What seemed a cosmic trickle almost a decade ago now appears as a rapid-fire barrage from across the universe.
An international team of astronomers including Cornell researchers have detected 1,652 independent millisecond explosions – called fast radio bursts, or FRBs – over a period of only 47 days, from a source about 3 billion light-years away. The team’s findings are published Oct. 13 in the journal Nature.
“From this source, 1,652 fast radio bursts are a startling number,” said co-author Shami Chatterjee, Ph.D. ’03, principal research scientist in astronomy in the College of Arts and Sciences. “Until now, astronomers had been talking about a handful of bursts – a few, then maybe 10 and perhaps 25. But now were talking about over 1,600 bursts over 47 days. That’s really dramatic.”
FRBs are mysterious transient explosions that last a thousandth of a second. In that tiny flash, they can yield the same amount of energy as our sun expresses in three days.
Astronomers don’t know the causes of these explosions, but many agree they are likely from exotic, hypermagnetized neutron stars, or magnetars.
The group used the new Five-hundred-meter Aperture Spherical radio Telescope, known as FAST, in Guizhou, China – getting first light in 2016 and formally commissioned in 2020 – to find the blasts, which they found between Aug. 29 and Oct. 29, 2019.
The source of the 1,652 FRBs – FRB 121102 – was detected in 2012 by then-graduate student Laura Spitler, M.S. ’10, Ph.D. ’13, as she sifted through 2012 data from the Pulsar Arecibo L-Band Feed Array (PALFA) survey at Arecibo Observatory, Arecibo, Puerto Rico. She published that finding in 2014. Spitler now conducts FRB research for the Max Planck Institute for Radio Astronomy in Bonn, Germany.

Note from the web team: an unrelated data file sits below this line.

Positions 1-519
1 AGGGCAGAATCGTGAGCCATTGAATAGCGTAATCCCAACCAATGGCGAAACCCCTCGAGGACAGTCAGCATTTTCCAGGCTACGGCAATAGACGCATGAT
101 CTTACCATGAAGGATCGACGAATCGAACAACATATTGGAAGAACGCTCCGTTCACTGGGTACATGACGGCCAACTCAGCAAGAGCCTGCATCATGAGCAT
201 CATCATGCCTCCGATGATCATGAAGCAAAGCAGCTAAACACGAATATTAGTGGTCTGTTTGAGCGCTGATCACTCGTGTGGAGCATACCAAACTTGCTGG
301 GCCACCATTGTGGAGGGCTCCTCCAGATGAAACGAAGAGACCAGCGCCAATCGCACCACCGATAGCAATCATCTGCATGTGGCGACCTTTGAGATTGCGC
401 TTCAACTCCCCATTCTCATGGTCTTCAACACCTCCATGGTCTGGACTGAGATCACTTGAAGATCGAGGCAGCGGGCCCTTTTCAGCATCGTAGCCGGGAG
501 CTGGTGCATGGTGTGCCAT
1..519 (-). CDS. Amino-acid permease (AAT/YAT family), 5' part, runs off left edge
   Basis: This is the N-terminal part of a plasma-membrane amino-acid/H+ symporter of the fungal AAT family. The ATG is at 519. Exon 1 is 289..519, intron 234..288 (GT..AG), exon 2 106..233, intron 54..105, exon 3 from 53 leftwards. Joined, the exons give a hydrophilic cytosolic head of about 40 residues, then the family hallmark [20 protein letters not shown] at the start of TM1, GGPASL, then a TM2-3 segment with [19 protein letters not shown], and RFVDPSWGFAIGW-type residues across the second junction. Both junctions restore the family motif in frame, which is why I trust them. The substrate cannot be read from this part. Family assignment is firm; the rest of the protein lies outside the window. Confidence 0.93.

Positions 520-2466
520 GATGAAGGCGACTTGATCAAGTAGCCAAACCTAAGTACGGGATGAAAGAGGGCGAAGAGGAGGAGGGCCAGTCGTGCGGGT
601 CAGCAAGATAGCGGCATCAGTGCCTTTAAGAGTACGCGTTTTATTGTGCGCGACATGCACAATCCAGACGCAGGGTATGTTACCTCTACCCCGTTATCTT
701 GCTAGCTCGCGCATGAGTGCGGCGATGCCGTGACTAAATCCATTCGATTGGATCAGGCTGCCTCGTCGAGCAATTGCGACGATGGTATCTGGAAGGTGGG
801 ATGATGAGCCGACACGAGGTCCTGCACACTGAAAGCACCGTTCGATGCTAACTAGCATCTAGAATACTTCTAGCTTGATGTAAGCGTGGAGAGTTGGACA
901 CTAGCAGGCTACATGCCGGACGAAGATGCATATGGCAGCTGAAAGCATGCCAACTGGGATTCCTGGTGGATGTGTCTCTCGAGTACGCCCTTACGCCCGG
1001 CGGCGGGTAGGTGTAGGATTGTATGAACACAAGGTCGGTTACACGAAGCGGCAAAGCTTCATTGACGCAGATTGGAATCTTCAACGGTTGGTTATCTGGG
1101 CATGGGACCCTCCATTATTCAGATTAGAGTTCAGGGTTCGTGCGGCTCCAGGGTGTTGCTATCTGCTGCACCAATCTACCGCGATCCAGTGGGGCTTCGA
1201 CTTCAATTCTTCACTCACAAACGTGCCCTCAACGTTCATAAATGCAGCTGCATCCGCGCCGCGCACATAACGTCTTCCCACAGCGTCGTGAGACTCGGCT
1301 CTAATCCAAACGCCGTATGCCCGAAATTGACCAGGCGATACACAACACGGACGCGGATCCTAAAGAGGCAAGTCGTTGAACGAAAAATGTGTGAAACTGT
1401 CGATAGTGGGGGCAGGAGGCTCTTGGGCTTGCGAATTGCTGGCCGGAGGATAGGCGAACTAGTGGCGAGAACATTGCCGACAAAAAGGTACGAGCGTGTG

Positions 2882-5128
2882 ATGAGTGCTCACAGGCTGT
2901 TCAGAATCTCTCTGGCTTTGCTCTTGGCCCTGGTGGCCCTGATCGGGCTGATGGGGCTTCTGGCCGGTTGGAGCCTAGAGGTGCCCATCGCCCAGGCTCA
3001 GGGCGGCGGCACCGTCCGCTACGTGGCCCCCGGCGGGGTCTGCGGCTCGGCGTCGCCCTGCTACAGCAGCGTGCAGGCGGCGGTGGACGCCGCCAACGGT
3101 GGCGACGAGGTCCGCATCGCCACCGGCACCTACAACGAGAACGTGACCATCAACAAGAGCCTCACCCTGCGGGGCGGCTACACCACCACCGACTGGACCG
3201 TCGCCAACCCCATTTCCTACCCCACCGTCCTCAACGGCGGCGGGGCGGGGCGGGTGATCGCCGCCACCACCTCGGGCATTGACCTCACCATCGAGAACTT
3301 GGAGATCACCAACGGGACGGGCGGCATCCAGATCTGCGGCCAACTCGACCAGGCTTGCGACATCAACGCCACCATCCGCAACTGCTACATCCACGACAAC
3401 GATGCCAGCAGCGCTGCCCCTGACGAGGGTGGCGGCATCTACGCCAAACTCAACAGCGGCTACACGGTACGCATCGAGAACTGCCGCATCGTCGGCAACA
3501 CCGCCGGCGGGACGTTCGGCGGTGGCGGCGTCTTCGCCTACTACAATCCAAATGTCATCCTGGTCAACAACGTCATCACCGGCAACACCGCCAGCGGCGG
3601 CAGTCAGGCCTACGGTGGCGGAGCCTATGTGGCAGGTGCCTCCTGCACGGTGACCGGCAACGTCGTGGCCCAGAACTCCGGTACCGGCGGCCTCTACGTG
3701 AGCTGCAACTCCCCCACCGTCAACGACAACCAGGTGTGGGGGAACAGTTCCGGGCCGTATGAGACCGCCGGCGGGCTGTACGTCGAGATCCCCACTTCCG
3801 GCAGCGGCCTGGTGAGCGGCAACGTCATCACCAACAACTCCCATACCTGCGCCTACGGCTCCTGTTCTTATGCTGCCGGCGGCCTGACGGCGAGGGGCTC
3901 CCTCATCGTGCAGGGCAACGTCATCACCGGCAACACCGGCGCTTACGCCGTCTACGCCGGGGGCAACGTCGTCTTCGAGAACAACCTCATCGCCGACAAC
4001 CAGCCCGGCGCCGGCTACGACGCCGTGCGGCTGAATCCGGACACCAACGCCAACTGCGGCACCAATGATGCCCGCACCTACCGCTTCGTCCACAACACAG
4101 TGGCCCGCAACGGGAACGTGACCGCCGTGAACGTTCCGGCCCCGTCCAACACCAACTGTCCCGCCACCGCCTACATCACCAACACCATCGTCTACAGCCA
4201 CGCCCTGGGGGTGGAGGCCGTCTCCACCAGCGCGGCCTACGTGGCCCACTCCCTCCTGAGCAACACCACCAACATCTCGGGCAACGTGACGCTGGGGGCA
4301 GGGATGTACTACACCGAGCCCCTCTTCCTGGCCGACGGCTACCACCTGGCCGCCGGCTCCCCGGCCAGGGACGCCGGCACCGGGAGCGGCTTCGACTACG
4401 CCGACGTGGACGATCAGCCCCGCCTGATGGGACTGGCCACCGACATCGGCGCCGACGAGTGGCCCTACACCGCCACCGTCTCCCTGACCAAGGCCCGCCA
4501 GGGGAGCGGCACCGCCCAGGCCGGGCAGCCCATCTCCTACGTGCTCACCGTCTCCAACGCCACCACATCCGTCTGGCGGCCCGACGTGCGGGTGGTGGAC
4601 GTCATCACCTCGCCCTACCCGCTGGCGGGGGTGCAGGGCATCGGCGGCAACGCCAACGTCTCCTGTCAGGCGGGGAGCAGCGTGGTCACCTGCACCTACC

Two years later, Spitler found that FRB 121102 was a repeating source, and a year later, Chatterjee located it in a dwarf galaxy some 3 billion light-years away. Astronomers determined that only about 10% of fast radio bursts repeat.
The 1,652 fast radio bursts have surprised the astronomical community. “Whatever is producing those bursts,” Chatterjee said, “it’s got to be unimaginably energetic.”
“Having a large number of bursts on a given day, we still cannot identify its period,” said co-author James Cordes, the George Feldstein Professor of Astronomy (A&S). “We know that a spinning object like a pulsar – which has a lighthouse-like beam – has a specific period. But this FRB is more of a puzzle.”
Said Cordes: “There might be a neutron star involved, but we have no hint of a periodicity. It deepens the mystery.”
This research, “A Bimodal Burst Energy Distribution of a Repeating Fast Radio Burst Source,” was led by Di Li Ph.D. ‘02 and Wang Pei from National Astronomical Observatories of Chinese (NAOC) Academy of Sciences.
As a Cornell alumnus, Di is the chief scientist of both FAST and the radio division of NAOC. Currently, he leads a FAST survey that has discovered more than 100 pulsars and more than 5 FRBs.